Malawi mangoes, grown in that country by a European-African firm -Malawi Mangoes Ltd-, are being marketed as “99 percent similar” to the Ratnagiri Hapus.
On Tuesday, 37-year-old Aneesh Pandey, a fruit retailer, was among a group of buyers waiting for the first consignment of mangoes from Africa at the APMC market in Vashi. When the plywood boxes finally came and were opened, the distinctive smell of Alphonso filled the air. “It is like a miracle, so many generations of children have wanted mangoes in winter, and here it is,” Pandey said.
“Around 8-10 years ago, grafts from Alphonso trees from Ratnagiri were taken and planted in Malawi, with the root stock of local mango available there over 1,400 acres,” said Niranjan Sharma, Pune-based Indian representative of Malawi Mangoes Ltd. “These fruits are almost identical to Alphonso in Maharashtra, but have a different cycle as Malawi is in the southern hemisphere.”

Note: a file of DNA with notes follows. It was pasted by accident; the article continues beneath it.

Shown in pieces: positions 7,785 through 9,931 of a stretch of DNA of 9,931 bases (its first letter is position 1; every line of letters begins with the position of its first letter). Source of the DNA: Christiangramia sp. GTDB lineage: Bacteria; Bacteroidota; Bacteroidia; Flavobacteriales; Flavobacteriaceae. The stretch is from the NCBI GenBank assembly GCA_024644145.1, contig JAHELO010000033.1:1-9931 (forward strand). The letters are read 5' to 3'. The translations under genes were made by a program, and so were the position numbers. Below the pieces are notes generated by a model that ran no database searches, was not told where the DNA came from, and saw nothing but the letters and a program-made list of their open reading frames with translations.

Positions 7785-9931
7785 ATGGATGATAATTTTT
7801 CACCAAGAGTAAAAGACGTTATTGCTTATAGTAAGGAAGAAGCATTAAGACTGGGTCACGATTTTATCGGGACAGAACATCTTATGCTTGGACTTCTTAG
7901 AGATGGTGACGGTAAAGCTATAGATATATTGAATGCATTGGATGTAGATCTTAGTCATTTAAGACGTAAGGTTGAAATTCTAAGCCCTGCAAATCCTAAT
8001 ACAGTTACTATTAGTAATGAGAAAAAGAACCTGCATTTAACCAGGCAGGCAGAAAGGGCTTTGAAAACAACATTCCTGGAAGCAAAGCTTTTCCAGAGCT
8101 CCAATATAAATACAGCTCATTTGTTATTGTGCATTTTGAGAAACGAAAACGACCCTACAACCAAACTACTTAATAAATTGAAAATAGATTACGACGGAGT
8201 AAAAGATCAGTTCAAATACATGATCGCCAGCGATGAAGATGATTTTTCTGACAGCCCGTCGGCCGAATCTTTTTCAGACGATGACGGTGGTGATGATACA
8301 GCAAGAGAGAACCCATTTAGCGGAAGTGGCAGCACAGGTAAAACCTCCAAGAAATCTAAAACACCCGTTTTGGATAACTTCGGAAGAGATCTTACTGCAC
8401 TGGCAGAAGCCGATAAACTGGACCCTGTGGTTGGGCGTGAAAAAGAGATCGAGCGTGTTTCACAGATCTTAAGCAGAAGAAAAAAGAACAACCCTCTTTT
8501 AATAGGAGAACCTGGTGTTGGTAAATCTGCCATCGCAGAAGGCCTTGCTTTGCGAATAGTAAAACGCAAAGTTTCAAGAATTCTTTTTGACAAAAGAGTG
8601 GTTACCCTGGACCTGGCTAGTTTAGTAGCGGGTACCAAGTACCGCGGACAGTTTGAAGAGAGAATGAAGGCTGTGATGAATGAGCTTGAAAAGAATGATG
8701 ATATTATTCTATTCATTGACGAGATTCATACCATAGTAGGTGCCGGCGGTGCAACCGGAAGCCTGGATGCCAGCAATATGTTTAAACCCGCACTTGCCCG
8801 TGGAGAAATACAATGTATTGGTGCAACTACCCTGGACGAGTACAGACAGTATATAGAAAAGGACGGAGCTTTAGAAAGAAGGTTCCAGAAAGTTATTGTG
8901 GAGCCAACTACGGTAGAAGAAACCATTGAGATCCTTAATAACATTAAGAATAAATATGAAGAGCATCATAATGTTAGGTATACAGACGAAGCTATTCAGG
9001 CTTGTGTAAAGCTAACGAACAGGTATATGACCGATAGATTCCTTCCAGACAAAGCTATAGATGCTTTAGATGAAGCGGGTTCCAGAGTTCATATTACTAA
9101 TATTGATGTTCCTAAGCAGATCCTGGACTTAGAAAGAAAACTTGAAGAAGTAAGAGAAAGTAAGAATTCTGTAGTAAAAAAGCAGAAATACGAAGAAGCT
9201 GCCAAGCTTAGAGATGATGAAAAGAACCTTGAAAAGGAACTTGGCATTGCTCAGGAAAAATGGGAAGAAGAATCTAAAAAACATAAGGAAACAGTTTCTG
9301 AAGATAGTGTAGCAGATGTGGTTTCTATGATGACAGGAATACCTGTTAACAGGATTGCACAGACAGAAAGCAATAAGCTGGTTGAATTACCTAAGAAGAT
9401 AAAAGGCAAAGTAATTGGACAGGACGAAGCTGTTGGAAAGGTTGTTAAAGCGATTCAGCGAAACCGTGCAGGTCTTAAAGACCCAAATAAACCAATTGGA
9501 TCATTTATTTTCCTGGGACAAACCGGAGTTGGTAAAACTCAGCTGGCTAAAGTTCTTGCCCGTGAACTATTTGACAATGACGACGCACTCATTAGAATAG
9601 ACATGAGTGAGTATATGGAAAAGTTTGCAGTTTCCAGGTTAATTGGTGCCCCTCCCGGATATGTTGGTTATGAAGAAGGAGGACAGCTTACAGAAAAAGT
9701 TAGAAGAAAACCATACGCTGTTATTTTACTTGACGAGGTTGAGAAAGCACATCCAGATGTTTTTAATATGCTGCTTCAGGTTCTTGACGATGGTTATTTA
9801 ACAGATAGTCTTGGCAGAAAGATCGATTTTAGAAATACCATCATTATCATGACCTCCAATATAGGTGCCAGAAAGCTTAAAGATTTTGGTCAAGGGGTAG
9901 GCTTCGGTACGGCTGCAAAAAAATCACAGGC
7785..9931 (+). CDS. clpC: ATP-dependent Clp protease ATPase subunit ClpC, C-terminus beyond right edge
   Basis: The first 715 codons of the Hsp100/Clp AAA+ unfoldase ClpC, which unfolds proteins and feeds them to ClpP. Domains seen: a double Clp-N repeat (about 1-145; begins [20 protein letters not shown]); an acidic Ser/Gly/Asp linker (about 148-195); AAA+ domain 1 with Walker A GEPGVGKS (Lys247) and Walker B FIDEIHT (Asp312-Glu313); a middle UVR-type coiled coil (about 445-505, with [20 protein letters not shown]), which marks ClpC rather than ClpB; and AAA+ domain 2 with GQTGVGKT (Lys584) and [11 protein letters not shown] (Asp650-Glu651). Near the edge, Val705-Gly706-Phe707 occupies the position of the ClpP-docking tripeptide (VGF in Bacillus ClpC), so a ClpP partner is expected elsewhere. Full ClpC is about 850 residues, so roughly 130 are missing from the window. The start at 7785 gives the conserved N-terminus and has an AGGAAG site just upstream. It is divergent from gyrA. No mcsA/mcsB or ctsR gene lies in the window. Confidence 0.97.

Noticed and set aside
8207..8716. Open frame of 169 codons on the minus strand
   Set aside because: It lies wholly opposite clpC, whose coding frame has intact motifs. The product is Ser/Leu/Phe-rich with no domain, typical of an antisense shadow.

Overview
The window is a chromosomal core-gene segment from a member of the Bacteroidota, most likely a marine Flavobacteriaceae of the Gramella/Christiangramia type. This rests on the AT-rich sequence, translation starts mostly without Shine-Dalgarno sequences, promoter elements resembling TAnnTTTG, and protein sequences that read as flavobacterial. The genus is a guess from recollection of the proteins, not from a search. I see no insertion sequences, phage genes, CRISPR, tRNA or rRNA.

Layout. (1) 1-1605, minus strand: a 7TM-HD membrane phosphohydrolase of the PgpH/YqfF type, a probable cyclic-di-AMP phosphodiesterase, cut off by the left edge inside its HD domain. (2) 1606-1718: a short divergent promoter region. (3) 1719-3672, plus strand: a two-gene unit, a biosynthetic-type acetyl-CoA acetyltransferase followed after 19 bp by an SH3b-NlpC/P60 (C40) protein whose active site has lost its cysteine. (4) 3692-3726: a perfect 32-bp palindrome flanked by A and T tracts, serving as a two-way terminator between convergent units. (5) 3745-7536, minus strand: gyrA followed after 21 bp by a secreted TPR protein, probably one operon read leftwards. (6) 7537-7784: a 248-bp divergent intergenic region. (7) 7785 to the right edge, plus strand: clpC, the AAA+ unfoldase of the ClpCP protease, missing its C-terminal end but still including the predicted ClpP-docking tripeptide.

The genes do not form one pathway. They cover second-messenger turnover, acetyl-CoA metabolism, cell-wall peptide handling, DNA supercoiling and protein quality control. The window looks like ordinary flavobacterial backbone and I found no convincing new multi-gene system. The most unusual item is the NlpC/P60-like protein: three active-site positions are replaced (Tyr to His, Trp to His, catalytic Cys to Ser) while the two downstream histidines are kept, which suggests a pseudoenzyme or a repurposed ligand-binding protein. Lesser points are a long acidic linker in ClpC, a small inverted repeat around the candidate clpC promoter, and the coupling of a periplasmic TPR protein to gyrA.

Sanjay Pansare, a fruit merchant from Navi Mumbai who is the wholesale seller of the fruits at APMC market, said this was the second year the fruit was imported. “Last year, the mangoes were imported for the first time. Since it was the first time, the import was around 20 tonnes. However, demand is very high and thus, this year they are going to import over 100 tonnes,” he said.
India, the home of the patented Devgad mangoes and over 40 other varieties, doesn’t allow mangoes to be imported from any and all countries, Sharma said. “However, the mango trees in Malawi have their season from mid-October to mid-December, unlike the Indian variety, which has its season from January to August. Since there’s no clash, it is a win-win situation for both countries. The Indian High Commission in Malawi helped us tremendously in getting approval,” he said.